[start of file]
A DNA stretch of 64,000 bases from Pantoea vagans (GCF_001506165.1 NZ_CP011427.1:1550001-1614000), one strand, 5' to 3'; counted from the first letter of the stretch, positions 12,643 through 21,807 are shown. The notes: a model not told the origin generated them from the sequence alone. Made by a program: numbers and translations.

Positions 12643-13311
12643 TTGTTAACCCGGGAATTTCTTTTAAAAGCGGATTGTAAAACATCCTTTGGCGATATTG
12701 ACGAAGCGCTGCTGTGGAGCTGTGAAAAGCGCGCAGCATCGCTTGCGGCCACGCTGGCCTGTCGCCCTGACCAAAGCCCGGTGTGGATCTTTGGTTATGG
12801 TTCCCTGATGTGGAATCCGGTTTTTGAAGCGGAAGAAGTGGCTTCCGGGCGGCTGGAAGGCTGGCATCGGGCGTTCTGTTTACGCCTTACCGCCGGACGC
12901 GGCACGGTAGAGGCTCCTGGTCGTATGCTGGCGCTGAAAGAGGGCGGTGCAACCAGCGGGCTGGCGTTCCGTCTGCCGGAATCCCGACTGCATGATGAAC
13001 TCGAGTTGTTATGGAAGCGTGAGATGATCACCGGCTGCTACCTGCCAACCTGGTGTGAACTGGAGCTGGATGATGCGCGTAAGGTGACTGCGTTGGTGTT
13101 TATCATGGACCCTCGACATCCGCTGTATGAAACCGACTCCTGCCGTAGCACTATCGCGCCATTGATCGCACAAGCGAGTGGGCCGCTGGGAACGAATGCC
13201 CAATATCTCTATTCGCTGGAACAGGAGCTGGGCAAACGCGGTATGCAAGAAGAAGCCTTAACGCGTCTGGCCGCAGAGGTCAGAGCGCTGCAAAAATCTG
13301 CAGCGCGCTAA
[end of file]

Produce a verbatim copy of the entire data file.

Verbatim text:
A DNA stretch of 64,000 bases from Pantoea vagans (GCF_001506165.1 NZ_CP011427.1:1550001-1614000), one strand, 5' to 3'; counted from the first letter of the stretch, positions 12,643 through 21,807 are shown. The notes: a model not told the origin generated them from the sequence alone. Made by a program: numbers and translations.

Positions 12643-13311
12643 TTGTTAACCCGGGAATTTCTTTTAAAAGCGGATTGTAAAACATCCTTTGGCGATATTG
12701 ACGAAGCGCTGCTGTGGAGCTGTGAAAAGCGCGCAGCATCGCTTGCGGCCACGCTGGCCTGTCGCCCTGACCAAAGCCCGGTGTGGATCTTTGGTTATGG
12801 TTCCCTGATGTGGAATCCGGTTTTTGAAGCGGAAGAAGTGGCTTCCGGGCGGCTGGAAGGCTGGCATCGGGCGTTCTGTTTACGCCTTACCGCCGGACGC
12901 GGCACGGTAGAGGCTCCTGGTCGTATGCTGGCGCTGAAAGAGGGCGGTGCAACCAGCGGGCTGGCGTTCCGTCTGCCGGAATCCCGACTGCATGATGAAC
13001 TCGAGTTGTTATGGAAGCGTGAGATGATCACCGGCTGCTACCTGCCAACCTGGTGTGAACTGGAGCTGGATGATGCGCGTAAGGTGACTGCGTTGGTGTT
13101 TATCATGGACCCTCGACATCCGCTGTATGAAACCGACTCCTGCCGTAGCACTATCGCGCCATTGATCGCACAAGCGAGTGGGCCGCTGGGAACGAATGCC
13201 CAATATCTCTATTCGCTGGAACAGGAGCTGGGCAAACGCGGTATGCAAGAAGAAGCCTTAACGCGTCTGGCCGCAGAGGTCAGAGCGCTGCAAAAATCTG
13301 CAGCGCGCTAA